by lexalou on Thu Nov 14, 2013 at 07:59:23 AM PST

  •  "I'm not a racist, but THOSE people..." (1+ / 0-)
    Recommended by:

    to complete 1).

    The modern conservative is engaged in one of man's oldest exercises in moral philosophy; that is, the search for a superior moral justification for selfishness. -- John Kenneth Galbraith

    by richardak on Thu Nov 14, 2013 at 08:06:26 AM PST

  •  anybody watch the daily show last night (9+ / 0-)

    Jon had a funny segment about racism. They had a panel of judges to judge statements/actions to weigh in if it was racist.

    Jon eventually got to Sarah Palin and they didn't let him finish his sentence. RACIST they said quickly. Then after he explained the comments, they changed their answers to STUPID.

    -You want to change the system, run for office.

    by Deep Texan on Thu Nov 14, 2013 at 08:08:45 AM PST

  •  if... (3+ / 0-)
    Recommended by:
    Eyesbright, Deep Texan, CookyMonzta

    you have a job on FOX News.

    "These are established professionals that have a liberal bent, but ultimately most of them if pushed will choose professional preservation over cause, such is the mentality of most business professionals" -BoA/HBGary/CoC

    by LieparDestin on Thu Nov 14, 2013 at 08:10:40 AM PST

  •  so not a rap fan (2+ / 0-)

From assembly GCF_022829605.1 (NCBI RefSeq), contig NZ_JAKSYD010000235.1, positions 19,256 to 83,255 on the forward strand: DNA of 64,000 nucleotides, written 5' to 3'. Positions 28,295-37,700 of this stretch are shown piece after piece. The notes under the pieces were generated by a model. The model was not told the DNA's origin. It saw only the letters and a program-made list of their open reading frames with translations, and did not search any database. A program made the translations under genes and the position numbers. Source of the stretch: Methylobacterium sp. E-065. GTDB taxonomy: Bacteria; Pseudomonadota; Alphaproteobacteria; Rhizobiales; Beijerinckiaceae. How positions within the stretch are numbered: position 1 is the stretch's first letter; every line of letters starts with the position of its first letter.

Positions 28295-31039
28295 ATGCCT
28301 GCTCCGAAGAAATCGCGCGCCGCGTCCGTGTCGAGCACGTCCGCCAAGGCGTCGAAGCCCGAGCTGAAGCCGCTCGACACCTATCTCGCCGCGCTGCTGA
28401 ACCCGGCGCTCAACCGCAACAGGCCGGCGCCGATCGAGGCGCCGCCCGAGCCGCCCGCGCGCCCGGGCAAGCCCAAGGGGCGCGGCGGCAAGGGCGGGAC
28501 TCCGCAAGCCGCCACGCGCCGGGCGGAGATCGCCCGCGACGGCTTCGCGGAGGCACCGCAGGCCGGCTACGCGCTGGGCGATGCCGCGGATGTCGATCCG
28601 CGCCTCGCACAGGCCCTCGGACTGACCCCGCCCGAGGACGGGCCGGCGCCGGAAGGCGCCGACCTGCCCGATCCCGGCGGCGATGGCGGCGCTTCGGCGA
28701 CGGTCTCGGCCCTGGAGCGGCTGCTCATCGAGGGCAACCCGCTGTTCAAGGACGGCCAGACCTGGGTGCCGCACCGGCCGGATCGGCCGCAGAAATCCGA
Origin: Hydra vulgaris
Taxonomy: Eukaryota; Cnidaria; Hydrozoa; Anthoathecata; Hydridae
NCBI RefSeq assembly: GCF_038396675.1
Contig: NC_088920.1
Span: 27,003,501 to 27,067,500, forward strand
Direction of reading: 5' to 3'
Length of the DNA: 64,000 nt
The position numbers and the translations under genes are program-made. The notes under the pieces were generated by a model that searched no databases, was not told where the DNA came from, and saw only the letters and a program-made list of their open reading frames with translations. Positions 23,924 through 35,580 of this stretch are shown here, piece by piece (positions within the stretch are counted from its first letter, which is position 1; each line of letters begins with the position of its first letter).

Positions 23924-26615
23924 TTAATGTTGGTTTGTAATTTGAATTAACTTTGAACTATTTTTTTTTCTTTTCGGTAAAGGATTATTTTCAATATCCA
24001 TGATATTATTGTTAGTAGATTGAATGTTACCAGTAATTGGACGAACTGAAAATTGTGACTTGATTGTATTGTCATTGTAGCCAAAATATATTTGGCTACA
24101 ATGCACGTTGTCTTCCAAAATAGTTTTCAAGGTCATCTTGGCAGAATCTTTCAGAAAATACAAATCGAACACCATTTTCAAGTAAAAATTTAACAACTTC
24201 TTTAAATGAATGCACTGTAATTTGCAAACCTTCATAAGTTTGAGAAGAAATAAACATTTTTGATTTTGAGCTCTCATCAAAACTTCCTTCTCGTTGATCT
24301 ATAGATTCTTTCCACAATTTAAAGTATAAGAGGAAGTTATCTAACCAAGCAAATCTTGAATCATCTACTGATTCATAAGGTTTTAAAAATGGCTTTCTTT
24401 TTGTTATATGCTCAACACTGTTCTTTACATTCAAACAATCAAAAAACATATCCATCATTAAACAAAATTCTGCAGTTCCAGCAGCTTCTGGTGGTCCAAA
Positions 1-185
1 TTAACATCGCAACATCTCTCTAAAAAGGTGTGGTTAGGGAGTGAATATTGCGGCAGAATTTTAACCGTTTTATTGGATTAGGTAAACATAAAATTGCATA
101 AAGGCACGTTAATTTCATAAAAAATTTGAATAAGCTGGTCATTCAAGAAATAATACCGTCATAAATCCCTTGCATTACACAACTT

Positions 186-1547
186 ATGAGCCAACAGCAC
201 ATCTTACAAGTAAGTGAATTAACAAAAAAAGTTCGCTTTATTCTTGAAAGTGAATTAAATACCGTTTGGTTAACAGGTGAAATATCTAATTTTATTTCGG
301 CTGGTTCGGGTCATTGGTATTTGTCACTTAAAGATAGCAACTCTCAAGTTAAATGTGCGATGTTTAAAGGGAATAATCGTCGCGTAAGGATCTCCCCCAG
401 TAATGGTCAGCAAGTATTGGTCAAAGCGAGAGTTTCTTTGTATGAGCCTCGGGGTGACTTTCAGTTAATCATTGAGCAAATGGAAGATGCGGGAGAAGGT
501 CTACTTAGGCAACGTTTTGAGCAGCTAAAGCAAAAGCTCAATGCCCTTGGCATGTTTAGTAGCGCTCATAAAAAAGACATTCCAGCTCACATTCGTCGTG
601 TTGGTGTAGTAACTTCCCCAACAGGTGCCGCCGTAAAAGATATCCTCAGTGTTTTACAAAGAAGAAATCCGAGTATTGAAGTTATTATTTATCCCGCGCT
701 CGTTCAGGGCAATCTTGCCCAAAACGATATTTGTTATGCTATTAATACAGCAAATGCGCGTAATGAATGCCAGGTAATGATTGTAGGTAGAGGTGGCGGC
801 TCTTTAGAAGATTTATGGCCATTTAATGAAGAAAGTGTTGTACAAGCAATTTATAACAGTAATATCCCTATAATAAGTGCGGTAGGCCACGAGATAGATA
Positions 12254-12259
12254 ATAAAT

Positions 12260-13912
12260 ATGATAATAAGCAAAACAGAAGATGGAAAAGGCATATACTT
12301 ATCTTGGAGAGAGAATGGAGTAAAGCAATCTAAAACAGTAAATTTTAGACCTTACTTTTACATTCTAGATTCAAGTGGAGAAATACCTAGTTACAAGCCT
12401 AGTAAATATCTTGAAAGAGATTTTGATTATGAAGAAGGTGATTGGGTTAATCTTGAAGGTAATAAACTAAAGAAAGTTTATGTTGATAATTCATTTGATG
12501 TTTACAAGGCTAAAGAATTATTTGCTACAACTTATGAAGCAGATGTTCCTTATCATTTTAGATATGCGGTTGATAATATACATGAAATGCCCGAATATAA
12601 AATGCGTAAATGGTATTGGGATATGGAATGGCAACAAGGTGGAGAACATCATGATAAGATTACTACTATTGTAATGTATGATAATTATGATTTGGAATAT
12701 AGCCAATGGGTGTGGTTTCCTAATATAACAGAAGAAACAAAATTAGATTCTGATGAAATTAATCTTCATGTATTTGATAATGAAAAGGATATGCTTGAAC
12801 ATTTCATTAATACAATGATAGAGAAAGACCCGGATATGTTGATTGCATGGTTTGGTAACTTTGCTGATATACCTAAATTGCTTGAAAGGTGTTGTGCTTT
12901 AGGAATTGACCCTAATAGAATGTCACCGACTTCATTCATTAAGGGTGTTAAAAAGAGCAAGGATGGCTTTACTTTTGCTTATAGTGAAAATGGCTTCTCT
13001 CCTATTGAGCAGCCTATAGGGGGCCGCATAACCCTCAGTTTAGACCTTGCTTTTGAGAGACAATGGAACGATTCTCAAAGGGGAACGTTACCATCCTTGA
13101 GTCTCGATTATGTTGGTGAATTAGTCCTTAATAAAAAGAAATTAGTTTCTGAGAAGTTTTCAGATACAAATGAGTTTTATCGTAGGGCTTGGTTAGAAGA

Recommended by:
    Penny GC, dougymi

    but not a country western fan either

    Not sure which I dislike more.  

    so racist or not?

    It is well that war is so terrible -- lest we should grow too fond of it. Robert E. Lee

    by ksuwildkat on Thu Nov 14, 2013 at 08:19:21 AM PST

  •  I hate all the music my current partner listens to (3+ / 0-)
    Recommended by:
    my2petpeeves, Penny GC, dougymi

    on SIRIUS all the freakin time. A lot. Does that make me a racist, or do I just hate my partner?

  •  This just in (0+ / 0-)
    UPDATE: 9:28 a.m. MST

    17) I added: You have absolutely no problem with certain types of people living on "your block".

    Join us at Young People's Pavilion for a journey through children's literature. And follow this discussion on Twitter

    by The Book Bear on Thu Nov 14, 2013 at 08:30:38 AM PST

  •  You might be a racist if... (4+ / 0-)

    You're a realtor and you say,

    "I need to tell you (warn you), that property is in a 'mixed' community."

    "In this world, hate has never yet dispelled hate. Only love can dispel hate." ~ Buddha

    by Leslie Salzillo on Thu Nov 14, 2013 at 08:42:08 AM PST

  •  You might be a racist if... (5+ / 0-)

    You're white and  assume black government workers will screw you over, to 'get back at whiteys.'

    "In this world, hate has never yet dispelled hate. Only love can dispel hate." ~ Buddha

    by Leslie Salzillo on Thu Nov 14, 2013 at 08:46:05 AM PST

  •  Physical features in general (1+ / 0-)
    Recommended by:
    Catte Nappe